After talking with some of my sources, I decided upon a segment of Native children at particularly high risk for a lifetime of physical and behavioral woes: foster children. I found that Native American and Alaska Native children are taken from their parents and placed in foster homes at a rate 2.7 times greater than the mainstream population, according to the National Indian Child Welfare Association. Although the Indian Child Welfare Act, known at ICWA, requires Native kids be placed with their respective tribal communities, foster homes are in short supply. Many families simply take their grandchildren, niece or nephews, or other related children into their own homes, which is a traditional practice in Indian Country. However, since state welfare agencies require these homes to be licensed to the same stringent standards as off-reservation homes, many tribal families can’t meet those requirements, and so a vital source of support becomes unavailable.

Also, I found that the shortage of Native foster homes leads to non-Indian families trying to adopt foster children who they have taken in and bonded with. Those cases have proven to be wrenching for all involved and provide opportunities for groups who oppose the ICWA law to mount legal challenges. But those challenges ignore the history behind ICWA’s enactment, which was meant to prevent the wholesale theft of Native kids (adopted by white families) that used to occur. Those placements were at times extremely traumatic: I learned that foster children placed in non-Native homes were “at great risk for experiencing psychological trauma leading to long-term emotional and psychological problems as adults” after losing cultural and family connections that keep kids resilient and grounded, according to Minnesota’s Department of Human Services.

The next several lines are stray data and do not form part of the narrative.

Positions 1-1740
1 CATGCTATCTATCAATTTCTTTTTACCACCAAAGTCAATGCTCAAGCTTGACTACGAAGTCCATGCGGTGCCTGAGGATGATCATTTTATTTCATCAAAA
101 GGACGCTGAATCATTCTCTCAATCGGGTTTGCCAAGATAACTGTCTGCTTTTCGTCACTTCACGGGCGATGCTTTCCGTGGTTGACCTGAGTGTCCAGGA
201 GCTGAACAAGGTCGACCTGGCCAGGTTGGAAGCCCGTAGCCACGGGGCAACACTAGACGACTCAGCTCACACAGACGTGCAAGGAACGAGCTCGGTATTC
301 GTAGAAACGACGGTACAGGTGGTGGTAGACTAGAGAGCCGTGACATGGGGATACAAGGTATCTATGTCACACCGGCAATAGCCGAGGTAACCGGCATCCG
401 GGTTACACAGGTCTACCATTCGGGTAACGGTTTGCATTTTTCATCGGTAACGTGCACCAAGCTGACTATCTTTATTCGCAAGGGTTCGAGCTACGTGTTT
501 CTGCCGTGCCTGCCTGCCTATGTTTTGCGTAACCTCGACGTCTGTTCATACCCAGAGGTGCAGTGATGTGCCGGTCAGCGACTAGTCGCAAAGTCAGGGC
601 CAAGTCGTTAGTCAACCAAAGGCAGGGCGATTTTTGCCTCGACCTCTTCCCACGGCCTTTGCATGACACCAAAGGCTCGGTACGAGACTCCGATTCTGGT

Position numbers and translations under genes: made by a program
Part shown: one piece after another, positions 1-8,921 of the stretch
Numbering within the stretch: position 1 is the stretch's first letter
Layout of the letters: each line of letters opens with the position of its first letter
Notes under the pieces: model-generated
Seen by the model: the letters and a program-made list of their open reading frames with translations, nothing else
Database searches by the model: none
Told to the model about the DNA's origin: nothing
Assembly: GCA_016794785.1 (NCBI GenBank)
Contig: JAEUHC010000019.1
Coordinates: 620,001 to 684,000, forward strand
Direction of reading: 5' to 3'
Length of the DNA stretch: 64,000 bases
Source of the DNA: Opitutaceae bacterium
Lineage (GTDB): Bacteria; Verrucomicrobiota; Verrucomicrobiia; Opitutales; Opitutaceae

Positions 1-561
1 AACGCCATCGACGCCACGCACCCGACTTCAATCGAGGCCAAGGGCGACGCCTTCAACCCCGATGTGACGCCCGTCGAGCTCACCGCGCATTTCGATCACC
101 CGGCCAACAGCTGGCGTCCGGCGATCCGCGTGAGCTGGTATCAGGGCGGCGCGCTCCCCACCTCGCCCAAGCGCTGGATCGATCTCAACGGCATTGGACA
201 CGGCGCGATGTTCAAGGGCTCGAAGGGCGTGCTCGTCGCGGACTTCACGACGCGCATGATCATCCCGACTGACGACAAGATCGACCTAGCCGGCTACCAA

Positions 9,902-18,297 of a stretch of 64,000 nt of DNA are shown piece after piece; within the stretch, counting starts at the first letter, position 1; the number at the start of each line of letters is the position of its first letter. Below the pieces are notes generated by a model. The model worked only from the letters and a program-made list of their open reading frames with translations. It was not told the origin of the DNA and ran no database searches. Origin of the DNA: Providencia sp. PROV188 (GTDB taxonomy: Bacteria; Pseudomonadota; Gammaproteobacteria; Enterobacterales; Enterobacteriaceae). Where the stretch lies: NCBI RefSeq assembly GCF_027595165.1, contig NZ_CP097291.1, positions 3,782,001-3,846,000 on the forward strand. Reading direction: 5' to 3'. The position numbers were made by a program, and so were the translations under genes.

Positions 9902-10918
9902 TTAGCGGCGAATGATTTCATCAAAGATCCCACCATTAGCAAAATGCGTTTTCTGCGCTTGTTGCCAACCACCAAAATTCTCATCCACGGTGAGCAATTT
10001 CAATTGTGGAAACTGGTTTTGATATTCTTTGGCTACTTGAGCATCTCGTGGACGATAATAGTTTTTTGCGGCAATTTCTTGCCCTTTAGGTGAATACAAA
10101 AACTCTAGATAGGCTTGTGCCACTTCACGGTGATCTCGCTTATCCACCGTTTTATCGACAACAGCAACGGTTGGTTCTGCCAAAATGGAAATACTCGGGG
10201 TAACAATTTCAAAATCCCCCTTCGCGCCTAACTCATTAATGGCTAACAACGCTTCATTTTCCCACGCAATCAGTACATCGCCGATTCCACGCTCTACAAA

Everyone agrees that foster children have, in many cases, been through hell and need a host of treatment and support services. One non-Native foster mother told of how her child came to her with extreme symptoms of trauma. After nearly a year, he’s finally beginning to show progress, yet the going can be rough. For instance, the child had severe separation issues. The foster mom said that the boy would cry and stick his fingers under the door when she had to use the bathroom.

Finally, after a few months of redirecting my reporting and many pitches to publications, I landed an assignment with VICE News to write about the Native American foster home shortage and the continuing need for care for children suffering from the worst cases of ACEs and toxic stress.

But, I wanted to do more: I also wanted to showcase solutions to keeping families healthy and reducing the need for foster care. I reached out to two Phoenix-based social service and substance abuse treatment organizations, the Phoenix Indian Center and Native American Connections, that work together to provide family support that is vital to protecting and sustaining Native children. I was able to secure an article in the Phoenix Business Journal about their work. The article wasn’t a paid story, but I had achieved two goals: explaining the issues and showing solutions to preventing ACEs and toxic stress in Native kids.

The lesson I learned: Always have a back-up plan when these big reporting projects go south — because sooner or later, it’s bound to happen. I just hope it doesn’t happen again any time soon.

[Photo by Rennett Stowe via Flickr.]


Picture of

I loved your article, and it is something I needed to read right now! I am not a writer, but I have been providing speech-language services to native children for over 30 years. Poverty is the number 1 cause of hopelessness. I found out yesterday, that a child I served 25 years ago lost a ten year child to suicide. It is such a vicious cycle, and I know there must be a way to instill "hope" and "happiness" back into our communities. I think you and your ability to "write" is a start. We need a book, like Anna-Age 8!


The Center for Health Journalism’s 2023 National Fellowship will provide $2,000 to $10,000 reporting grants, five months of mentoring from a veteran journalist, and a week of intensive training at USC Annenberg in Los Angeles from July 16-20. Click here for more information and the application form, due May 5.

The Center for Health Journalism’s 2023 Symposium on Domestic Violence provides reporters with a roadmap for covering this public health epidemic with nuance and sensitivity. The next session will be offered virtually on Friday, March 31. Journalists attending the symposium will be eligible to apply for a reporting grant of $2,000 to $10,000 from our Domestic Violence Impact Reporting Fund. Find more info here!


Follow Us



CHJ Icon